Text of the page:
First-ever research on healthcare needs of transpeople carried out in Pakistan

Published: October 21, 2018
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PHOTO: FILE

PHOTO: FILE

ISLAMABAD .: The first ever research carried out in Pakistan regarding healthcare needs of transgender community highlights serious widespread ignorance, insensitivity and discrimination attitude of the healthcare providers towards the trans-community while making them deprived of their basic right to access to healthcare facilities.

The research titled, ‘Barriers to the Provision of and Access to Quality Healthcare for Transgender Population of Pakistan‘ focuses on identification of gaps and challenges in access to quality healthcare services faced by the trans-community. The research conducted by Forum of Dignity Initiatives (fdi) and Blue Veins has been recently launched in Islamabad.

The aim of the study is to highlight core factors which limit accessibility of transgender people to adequate or quality healthcare.

The study reveals that 78.75% respondents from the transgender community feel they do not have access to qualified health care providers for their medical care while only 21.25% stated they have sufficient health care.

The data shows that 92% of the respondents reported facing some form of discrimination which includes but is not limited to refusal of care, harassment, insensitive behaviour, verbal abuse and even violence.

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More than half of all respondents of the survey have had incidents of providers denying care, using harsh language, harassment and physical violence, or blaming the patient’s sexual and gender identity as the cause of their illnesses.

“Moreover about 81.3% of the respondents stated expected harassment as the main cause that prevents them from seeing a qualified doctor,” says the report.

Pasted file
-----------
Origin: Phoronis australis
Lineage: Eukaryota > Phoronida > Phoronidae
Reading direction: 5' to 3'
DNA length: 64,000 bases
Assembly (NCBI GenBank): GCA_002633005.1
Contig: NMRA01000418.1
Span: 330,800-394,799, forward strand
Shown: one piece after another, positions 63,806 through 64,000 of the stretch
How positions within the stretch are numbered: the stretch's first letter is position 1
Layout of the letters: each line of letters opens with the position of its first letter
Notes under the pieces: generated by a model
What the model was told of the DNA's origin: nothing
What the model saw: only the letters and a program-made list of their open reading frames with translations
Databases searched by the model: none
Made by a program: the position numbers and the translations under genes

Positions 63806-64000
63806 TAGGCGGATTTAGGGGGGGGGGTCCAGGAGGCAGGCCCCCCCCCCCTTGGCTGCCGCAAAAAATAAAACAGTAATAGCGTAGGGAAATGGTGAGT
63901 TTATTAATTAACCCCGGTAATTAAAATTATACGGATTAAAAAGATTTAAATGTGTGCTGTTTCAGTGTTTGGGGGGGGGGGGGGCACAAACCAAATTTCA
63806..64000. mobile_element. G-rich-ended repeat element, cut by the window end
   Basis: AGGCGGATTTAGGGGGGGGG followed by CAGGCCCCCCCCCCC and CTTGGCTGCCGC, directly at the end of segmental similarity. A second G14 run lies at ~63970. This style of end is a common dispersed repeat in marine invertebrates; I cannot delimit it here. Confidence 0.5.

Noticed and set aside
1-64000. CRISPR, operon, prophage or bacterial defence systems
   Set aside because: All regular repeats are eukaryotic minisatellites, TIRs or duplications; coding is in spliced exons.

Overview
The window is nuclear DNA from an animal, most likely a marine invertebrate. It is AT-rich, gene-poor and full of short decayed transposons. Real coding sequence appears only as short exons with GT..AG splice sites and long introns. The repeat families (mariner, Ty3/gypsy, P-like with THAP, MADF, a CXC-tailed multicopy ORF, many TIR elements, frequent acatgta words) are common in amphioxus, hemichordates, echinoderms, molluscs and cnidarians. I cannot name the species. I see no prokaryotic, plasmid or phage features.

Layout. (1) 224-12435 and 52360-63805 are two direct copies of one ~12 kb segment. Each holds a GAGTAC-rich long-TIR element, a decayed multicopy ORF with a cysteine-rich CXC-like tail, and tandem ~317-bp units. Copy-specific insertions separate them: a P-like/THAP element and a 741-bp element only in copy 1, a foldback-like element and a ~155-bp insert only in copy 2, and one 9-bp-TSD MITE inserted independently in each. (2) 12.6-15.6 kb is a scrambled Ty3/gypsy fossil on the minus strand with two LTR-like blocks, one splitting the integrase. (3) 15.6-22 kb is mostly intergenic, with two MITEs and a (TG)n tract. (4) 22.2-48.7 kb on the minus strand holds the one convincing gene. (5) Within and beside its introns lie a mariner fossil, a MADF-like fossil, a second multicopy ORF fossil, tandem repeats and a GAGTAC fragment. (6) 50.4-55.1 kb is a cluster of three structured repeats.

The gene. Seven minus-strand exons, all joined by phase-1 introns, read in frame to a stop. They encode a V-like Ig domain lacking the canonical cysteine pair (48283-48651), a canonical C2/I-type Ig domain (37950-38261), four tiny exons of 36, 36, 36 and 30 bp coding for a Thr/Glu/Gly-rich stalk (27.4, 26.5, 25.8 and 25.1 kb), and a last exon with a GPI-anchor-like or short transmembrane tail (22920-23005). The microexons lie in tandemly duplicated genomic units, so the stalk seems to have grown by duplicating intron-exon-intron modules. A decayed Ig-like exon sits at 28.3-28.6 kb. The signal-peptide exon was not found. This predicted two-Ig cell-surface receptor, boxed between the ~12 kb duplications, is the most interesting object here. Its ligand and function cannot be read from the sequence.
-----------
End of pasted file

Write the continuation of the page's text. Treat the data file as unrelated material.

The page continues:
It further reveals that around 56.7% respondents shared that they feel uncomfortable while 40% very much uncomfortable in discussing their status with healthcare providers (HCPs) and discomfort is often experienced more at the registration counters with the humiliating remarks or gestures from the hospital staff, even before one can see an HCP.

Interviews with transgender people also reiterated the difficulty in finding HCPs who are sensitive and knowledgeable about the specific health issues of transgender people. As a result, self- treatment and self-prescriptions are very common practices in the community.

It further reveals that in Pakistan the majority of the healthcare practitioners and providers lack knowledge regarding transgender-specific health issues and how to deal with them. Therefore this lack of awareness creates discomfort regarding working with transgender patients and compromises their ability to provide quality healthcare to this marginalised population.

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According to the study the most common health issues which are being faced by transgender community across the country include hormonal disorders, complications resulting from castration, and psychological issues due to their identity, social and economic status. A number of respondents shared that among other mental health issues, cycles of depression and anxiety are very common.

It further says that although the legal system in the country recognises three gender categories, the PMDC curriculum is based on conventional hetero-normative assumptions and gendered and sexual binaries.

The study identified this as the major overarching gap in all curricula reviewed for the research which leads to poor, if any, knowledge and attitudes towards anyone who does not fit in the conventional sexual and gender identities and/or orientations. Moreover, interchangeable use of the terms ‘sex’ and ‘gender’ also leads to misunderstandings regarding transgender health.

The research identified the lack of any specific guidelines or recommended content for teaching about sexual well-being including, but not limited to, concepts of mental health and sexuality, responsibility, and sexual rights.

The study concludes that though medical graduates and practitioners students are interested in transgender health, they are not being adequately prepared in medical school to feel comfortable with the idea of caring for transgender individuals. It brings out a strong notion that clear standards and guidelines on best practices for the provision of basic as well as specialised healthcare to transgender does not exist in Pakistan’s current healthcare system.

It emphasizes the importance of reforms in the medical curriculum in Pakistan by enhancing the content on human sexuality.

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